This June, leaders from countries including the U.S., U.K., Germany and Japan will congregate in Cornwall, a picturesque county in the southwest of England, to take part in the G-7 summit.
The small coastal resort of Carbis Bay will be the epicenter of the talks, with larger towns including St Ives and Falmouth set to play a supporting role.
While Cornwall is rightly famed for its natural beauty, fishing communities and pristine beaches, it’s also home to one of the most interesting developments in Britain: the Eden Project.
A popular tourist attraction located near the town of St Austell — around an hour’s drive from Carbis Bay — the Eden Project was officially opened in 2001.
The site is instantly recognizable thanks to its “Biomes,” which are bubble-like structures housing vast indoor gardens packed with plants from across the world.
Below, CNBC looks at some of the other design features and technologies which have helped the Eden Project stand out from the crowd and attract millions of visitors over the years.
In a bid to cut its energy consumption, the Eden Project — which is temporarily closed to visitors because of the coronavirus pandemic — makes use of a building management system, or BMS.
Its official site describes this as resembling “a giant TV remote” which enables “very tight control of our heating and electrical systems.”
The BMS monitors usage within the Biomes, offices and other buildings at the complex and ensures the site never uses more than it needs.
Energy efficiency and insulation
In addition to the BMS, a range of on-the-ground technologies are being deployed to boost the energy efficiency of the Eden Project.
These include the installation of LED lighting and use of high-efficiency boilers.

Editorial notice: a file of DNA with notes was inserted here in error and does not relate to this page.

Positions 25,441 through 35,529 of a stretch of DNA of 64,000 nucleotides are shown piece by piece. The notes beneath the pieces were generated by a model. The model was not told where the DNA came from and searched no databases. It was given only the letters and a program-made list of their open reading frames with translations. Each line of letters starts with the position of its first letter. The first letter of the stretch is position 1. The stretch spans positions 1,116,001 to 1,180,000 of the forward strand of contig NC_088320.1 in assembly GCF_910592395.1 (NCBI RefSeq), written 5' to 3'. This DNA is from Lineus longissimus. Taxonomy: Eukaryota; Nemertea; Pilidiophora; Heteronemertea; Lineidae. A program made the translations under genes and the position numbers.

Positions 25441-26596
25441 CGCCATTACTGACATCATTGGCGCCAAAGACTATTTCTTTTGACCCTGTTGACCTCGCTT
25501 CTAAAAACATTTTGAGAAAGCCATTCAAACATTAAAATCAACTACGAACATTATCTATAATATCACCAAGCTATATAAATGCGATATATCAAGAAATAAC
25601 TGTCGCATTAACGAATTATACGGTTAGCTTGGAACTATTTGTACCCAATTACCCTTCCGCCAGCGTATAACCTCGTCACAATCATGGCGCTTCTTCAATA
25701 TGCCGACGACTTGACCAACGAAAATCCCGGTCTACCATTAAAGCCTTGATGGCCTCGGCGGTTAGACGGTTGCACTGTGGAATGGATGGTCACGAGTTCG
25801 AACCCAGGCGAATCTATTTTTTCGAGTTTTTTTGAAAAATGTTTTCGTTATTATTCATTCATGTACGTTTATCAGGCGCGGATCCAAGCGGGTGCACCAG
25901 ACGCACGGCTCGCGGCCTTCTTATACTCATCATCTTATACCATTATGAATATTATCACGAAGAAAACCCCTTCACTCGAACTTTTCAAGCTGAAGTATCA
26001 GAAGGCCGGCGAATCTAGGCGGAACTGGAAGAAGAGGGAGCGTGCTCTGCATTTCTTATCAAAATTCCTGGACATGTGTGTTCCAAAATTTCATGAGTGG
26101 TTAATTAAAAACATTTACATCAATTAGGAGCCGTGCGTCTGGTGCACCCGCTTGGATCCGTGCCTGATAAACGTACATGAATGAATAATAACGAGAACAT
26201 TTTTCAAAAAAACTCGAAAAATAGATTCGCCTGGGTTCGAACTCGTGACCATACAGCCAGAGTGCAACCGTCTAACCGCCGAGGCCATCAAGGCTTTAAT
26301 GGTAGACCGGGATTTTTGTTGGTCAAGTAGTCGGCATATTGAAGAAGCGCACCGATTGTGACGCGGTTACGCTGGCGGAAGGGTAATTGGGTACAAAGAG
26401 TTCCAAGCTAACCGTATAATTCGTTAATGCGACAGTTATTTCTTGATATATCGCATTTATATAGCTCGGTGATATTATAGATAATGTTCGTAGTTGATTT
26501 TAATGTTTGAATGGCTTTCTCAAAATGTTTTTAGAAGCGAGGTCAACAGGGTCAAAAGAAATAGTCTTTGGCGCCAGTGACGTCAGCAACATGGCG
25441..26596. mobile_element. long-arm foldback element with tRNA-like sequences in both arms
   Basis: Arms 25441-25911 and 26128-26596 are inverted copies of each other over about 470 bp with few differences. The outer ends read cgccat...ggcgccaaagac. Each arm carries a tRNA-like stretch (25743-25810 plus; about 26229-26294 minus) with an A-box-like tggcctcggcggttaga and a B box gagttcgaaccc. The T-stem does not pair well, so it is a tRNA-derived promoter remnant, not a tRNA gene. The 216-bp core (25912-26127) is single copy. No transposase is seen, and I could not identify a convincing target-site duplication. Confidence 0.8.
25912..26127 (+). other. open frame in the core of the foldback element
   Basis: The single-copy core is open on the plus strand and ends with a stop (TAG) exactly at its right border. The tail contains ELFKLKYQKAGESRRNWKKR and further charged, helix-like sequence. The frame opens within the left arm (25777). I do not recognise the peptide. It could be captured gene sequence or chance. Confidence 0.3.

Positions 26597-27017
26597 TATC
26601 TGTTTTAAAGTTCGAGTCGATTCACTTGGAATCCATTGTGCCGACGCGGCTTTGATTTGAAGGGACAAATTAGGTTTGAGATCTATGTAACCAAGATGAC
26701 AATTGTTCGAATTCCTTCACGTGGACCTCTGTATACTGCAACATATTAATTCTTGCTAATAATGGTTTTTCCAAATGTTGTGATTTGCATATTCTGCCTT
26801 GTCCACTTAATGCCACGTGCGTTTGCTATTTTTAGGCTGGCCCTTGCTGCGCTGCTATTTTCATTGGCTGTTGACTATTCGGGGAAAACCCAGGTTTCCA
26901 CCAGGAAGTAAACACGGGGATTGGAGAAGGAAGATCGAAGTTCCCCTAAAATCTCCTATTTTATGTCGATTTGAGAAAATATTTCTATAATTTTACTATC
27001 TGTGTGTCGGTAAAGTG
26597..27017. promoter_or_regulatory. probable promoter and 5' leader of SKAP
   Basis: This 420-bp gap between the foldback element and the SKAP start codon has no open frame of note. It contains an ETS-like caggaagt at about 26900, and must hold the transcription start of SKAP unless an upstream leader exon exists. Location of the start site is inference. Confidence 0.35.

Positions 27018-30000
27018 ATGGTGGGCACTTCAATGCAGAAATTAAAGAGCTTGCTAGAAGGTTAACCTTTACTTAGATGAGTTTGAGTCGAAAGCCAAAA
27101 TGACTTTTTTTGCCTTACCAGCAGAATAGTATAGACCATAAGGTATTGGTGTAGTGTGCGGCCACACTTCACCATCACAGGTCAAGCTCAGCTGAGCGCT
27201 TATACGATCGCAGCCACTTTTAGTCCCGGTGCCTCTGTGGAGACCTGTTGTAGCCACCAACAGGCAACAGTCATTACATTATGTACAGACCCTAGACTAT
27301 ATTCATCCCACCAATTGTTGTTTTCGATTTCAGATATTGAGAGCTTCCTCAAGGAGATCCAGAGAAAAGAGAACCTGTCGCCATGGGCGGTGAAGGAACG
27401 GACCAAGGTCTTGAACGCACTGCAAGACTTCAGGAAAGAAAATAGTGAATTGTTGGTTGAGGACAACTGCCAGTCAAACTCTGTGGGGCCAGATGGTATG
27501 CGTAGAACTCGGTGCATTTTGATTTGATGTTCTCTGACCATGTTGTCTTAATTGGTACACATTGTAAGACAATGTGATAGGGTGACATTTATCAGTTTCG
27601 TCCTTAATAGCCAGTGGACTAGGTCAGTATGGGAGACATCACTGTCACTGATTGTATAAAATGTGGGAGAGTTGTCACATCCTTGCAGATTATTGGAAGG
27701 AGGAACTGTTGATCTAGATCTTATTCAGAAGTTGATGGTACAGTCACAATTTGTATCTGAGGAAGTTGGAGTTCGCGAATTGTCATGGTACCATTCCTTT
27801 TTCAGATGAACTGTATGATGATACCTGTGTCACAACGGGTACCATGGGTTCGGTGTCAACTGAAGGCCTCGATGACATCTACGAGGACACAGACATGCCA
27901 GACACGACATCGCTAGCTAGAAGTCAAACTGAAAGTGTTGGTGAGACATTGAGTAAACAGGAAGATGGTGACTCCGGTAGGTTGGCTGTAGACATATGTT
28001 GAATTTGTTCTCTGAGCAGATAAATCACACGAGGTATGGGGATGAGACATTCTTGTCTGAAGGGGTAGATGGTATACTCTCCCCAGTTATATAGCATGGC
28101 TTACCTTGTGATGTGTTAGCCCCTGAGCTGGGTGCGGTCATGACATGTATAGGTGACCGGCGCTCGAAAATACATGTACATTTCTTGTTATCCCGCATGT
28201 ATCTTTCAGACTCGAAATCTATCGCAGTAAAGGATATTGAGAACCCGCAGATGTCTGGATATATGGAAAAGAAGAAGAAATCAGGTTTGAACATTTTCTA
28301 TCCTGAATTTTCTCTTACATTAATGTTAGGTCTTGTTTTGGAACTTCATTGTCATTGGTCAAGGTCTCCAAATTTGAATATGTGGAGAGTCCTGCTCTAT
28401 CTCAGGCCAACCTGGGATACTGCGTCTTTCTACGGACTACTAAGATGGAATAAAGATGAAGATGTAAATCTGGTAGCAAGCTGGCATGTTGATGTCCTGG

Buildings at the site have also been designed to make the most of natural light and ventilation, while an emphasis has also been placed on the use of “super insulation.”
Hexagonal cushions on the Biomes’ steel structure are used to capture air between two layers of a material called ethylene tetrafluoroethylene, creating a “thermal blanket.”
Elsewhere, insulation comes in the form of recycled newspapers, while a green roof located on a building used by staff attracts wildlife and helps keep things cool during the summer and warm in winter months.
While the site has placed a great deal of focus on energy efficiency, it’s also embracing renewable energy technologies.
A 30 kilowatt (kW) solar power system has been installed on the rooftop of the Eden Project’s Core building — which is used for education purposes — while a 5 kW wind turbine is located near the site’s car park.
These technologies are supplemented by a deal with Good Energy, which supplies the Eden Project with 100% renewable energy.
Just last week, it was announced a consortium headed up by the Eden Project was one of nine picked to take part in the Department for Digital, Culture, Media and Sport’s “5G Testbeds and Trials Programme.”
Called Eden Universe, the Eden Project consortium will benefit from a grant of £1.6 million ($2.18 million), with a 5G network and 360-degree video technology set to be installed on-site.
Among other things, the tech will allow teams at the Eden Project to create and test a range of augmented and virtual reality programs and “experiences” for visitors.
In addition to the tech which has been integrated into the fabric of the Eden Project’s buildings, efforts are also being made to encourage the use of sustainable transport.
To this end, discounts are available for visitors who cycle, walk or use combined coach, bus and train tickets.
Staff at the Eden Project can also make use of an 18-strong fleet of zero-emission electric vehicles from French carmaker Renault.
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